GSI and OpenSSL 1.0

Introduction

Globus Toolkit 5.0.1 and later are compatible with OpenSSL 1.0.0. However, an interface change in OpenSSL 1.0.0 impacts the Globus Toolkit Grid Security Infrastructure (GSI). Specifically, OpenSSL 1.0.0 changes the hash format used for naming certificate directory files (CA certificates and CRLs). OpenSSL 1.0.0 and later will locate certificate directory files using the new hash values, while older OpenSSL versions will locate certificate directory files using the old hash values. If the Globus Toolkit components that use OpenSSL can not locate the certificate directory files, GSI authentication will fail. The following transcript shows the difference in hash values.

$ openssl version
OpenSSL 1.0.0 29 Mar 2010
$ openssl x509 -hash -noout < $X509_CERT_DIR/9b95bbf2.0
5bb7d63e
$ openssl x509 -subject_hash_old -noout < $X509_CERT_DIR/9b95bbf2.0
9b95bbf2
$ openssl crl -hash -noout < $X509_CERT_DIR/9b95bbf2.r0
5bb7d63e

For compatibility with different OpenSSL versions, it is best to create certificate directory files (or symbolic links) using both hash values. The next section documents the tools available for creating the needed links. Later sections document issues with specific Globus Toolkit components (MyProxy and Simple CA). The final section documents common error messages and their causes.

For more information on this issue, see:

Credit: Thanks to Willy Weisz <weisz@vcpc.univie.ac.at> for the patch introducing the -subject_hash_old option shown in the above, in OpenSSL 1.0.0.

Tools for Updating Certificate Directory Hashes

c_rehash

OpenSSL 1.0.0 provides a tool called c_rehash that

  • deletes all existing symlinks in a given directory,
  • looks for *.pem files and
  • creates symlinks to them using the new hash values taking into account any hash collisions and such.
However, this tool is not compatible with typical GSI configurations where the CA certificates, CRLs and signing policy files are named <hash>.0, <hash>.r0 and <hash>.signing_policy (respectively).

x509-cert-dir-rehash

The x509-cert-dir-rehash tool (available as an attachment at the bottom of this page) is a modified version of the c_rehash tool that
  • won’t disturb any existing symlinks or files and
  • attempts to create additional symlinks using the new hash values.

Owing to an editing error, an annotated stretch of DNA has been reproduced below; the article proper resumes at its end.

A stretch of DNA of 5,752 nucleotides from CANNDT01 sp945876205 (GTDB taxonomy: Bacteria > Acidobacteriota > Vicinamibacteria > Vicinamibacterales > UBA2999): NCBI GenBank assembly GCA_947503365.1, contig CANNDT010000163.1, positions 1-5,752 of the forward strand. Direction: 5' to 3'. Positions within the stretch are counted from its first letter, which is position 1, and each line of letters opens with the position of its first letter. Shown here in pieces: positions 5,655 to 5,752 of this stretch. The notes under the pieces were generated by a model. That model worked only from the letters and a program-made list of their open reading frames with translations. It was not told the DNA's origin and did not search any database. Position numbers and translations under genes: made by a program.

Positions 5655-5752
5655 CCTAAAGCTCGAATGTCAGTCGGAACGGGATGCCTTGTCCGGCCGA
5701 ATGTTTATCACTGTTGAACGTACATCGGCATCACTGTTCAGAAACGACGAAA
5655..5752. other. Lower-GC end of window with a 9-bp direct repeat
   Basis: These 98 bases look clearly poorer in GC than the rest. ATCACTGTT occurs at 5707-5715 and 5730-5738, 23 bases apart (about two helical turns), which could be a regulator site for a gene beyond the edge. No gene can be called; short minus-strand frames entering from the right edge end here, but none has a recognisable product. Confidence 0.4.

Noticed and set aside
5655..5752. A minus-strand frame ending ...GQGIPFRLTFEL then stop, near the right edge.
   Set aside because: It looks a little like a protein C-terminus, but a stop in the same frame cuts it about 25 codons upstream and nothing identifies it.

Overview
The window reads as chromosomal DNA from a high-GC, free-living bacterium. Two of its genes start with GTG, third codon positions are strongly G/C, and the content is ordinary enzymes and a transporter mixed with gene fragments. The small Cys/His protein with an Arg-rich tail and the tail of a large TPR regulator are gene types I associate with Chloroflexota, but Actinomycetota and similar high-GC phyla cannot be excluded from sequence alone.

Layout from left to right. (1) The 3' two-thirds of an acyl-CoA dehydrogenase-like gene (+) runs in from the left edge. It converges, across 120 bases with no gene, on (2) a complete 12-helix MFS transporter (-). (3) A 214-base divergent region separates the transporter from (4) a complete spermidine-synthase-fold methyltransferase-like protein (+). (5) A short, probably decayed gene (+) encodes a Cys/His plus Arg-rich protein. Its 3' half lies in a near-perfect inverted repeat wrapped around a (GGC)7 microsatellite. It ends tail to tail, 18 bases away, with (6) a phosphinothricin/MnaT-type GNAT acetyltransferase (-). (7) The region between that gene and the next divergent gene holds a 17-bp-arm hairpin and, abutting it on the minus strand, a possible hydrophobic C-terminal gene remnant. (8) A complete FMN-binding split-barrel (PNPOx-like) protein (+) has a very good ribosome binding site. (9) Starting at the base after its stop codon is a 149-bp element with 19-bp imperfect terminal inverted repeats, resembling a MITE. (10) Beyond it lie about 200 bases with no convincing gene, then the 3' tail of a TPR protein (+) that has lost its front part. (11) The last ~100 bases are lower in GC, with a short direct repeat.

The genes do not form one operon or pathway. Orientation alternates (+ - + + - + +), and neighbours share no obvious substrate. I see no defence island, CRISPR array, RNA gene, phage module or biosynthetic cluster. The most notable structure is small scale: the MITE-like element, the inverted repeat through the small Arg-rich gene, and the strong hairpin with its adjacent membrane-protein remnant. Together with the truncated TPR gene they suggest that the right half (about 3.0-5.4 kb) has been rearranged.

If it runs into any hash collisions, it will simply complain with appropriate non-fatal error messages.

The following example shows how to update the files in $HOME/.globus/certificates using the x509-cert-dir-rehash tool:

$ ls -l $HOME/.globus/certificates
-rw-r--r-- 1 jsmith jsmith 1456 2010-04-07 16:15 9b95bbf2.0
-rw-r--r-- 1 jsmith jsmith 4793 2010-04-07 16:15 9b95bbf2.r0
-rw-r--r-- 1 jsmith jsmith  320 2010-04-07 16:15 9b95bbf2.signing_policy
$ curl -LO http://www.cilogon.org/openssl1/x509-cert-dir-rehash
$ chmod u+x ./x509-cert-dir-rehash
$ ./x509-cert-dir-rehash $HOME/.globus/certificates
Processing files in directory /home/jsmith/.globus/certificates
$ ls -l $HOME/.globus/certificates
lrwxrwxrwx 1 jsmith jsmith   10 2010-04-07 16:23 5bb7d63e.0 -> 9b95bbf2.0
lrwxrwxrwx 1 jsmith jsmith   11 2010-04-07 16:23 5bb7d63e.r0 -> 9b95bbf2.r0
lrwxrwxrwx 1 jsmith jsmith   23 2010-04-07 16:23 5bb7d63e.signing_policy -> 9b95bbf2.signing_policy
-rw-r--r-- 1 jsmith jsmith 1456 2010-04-07 16:15 9b95bbf2.0
-rw-r--r-- 1 jsmith jsmith 4793 2010-04-07 16:15 9b95bbf2.r0
-rw-r--r-- 1 jsmith jsmith  320 2010-04-07 16:15 9b95bbf2.signing_policy

globus-update-certificate-dir

Globus Toolkit 5.0.1 also includes a globus-update-certificate-dir script that will create links with the new hash values, but it currently has the following shortcomings:
  • It deletes any pre-existing links with the new hash value, which could cause trouble in situations where the pre-existing link might be pointing to a different base CA certificate file that happens to have a hash collision with the CA certificate at hand.
These issues have been reported in Globus Bug 6995 .

Note that all of these tools require OpenSSL 1.0.0 or later to compute the new hash values. They are not compatible with earlier versions of OpenSSL.

Manually Creating Symlinks

If the above tools don't do exactly what you need, you can manually create symbolic links (symlinks) for the needed hash names. For example:

$ ls -l $HOME/.globus/certificates
-rw-r--r-- 1 jsmith jsmith 1456 2010-04-07 16:15 9b95bbf2.0
-rw-r--r-- 1 jsmith jsmith 4793 2010-04-07 16:15 9b95bbf2.r0
-rw-r--r-- 1 jsmith jsmith  320 2010-04-07 16:15 9b95bbf2.signing_policy
$ cd $HOME/.globus/certificates
$ ln -s 9b95bbf2.0 5bb7d63e.0
$ ln -s 9b95bbf2.r0 5bb7d63e.r0
$ ln -s 9b95bbf2.signing_policy 5bb7d63e.signing_policy
$ ls -l $HOME/.globus/certificates
lrwxrwxrwx 1 jsmith jsmith   10 2010-04-07 16:23 5bb7d63e.0 -> 9b95bbf2.0
lrwxrwxrwx 1 jsmith jsmith   11 2010-04-07 16:23 5bb7d63e.r0 -> 9b95bbf2.r0
lrwxrwxrwx 1 jsmith jsmith   23 2010-04-07 16:23 5bb7d63e.signing_policy -> 9b95bbf2.signing_policy
-rw-r--r-- 1 jsmith jsmith 1456 2010-04-07 16:15 9b95bbf2.0
-rw-r--r-- 1 jsmith jsmith 4793 2010-04-07 16:15 9b95bbf2.r0
-rw-r--r-- 1 jsmith jsmith  320 2010-04-07 16:15 9b95bbf2.signing_policy

MyProxy Trust Roots and Bootstrapping

See Managing Trust Roots with MyProxy for an introduction to the MyProxy functionality impacted by this OpenSSL 1.0.0 interface change.

For compatibility with MyProxy clients using different OpenSSL versions, the MyProxy administrator should configure the myproxy-server to deliver trust roots named with both the new and old hash values. The administrator can use the tools described above to create the needed symbolic links in the server's X509_CERT_DIR. If the myproxy-server fails to deliver trust roots with both new and old hash values, the following problem may occur.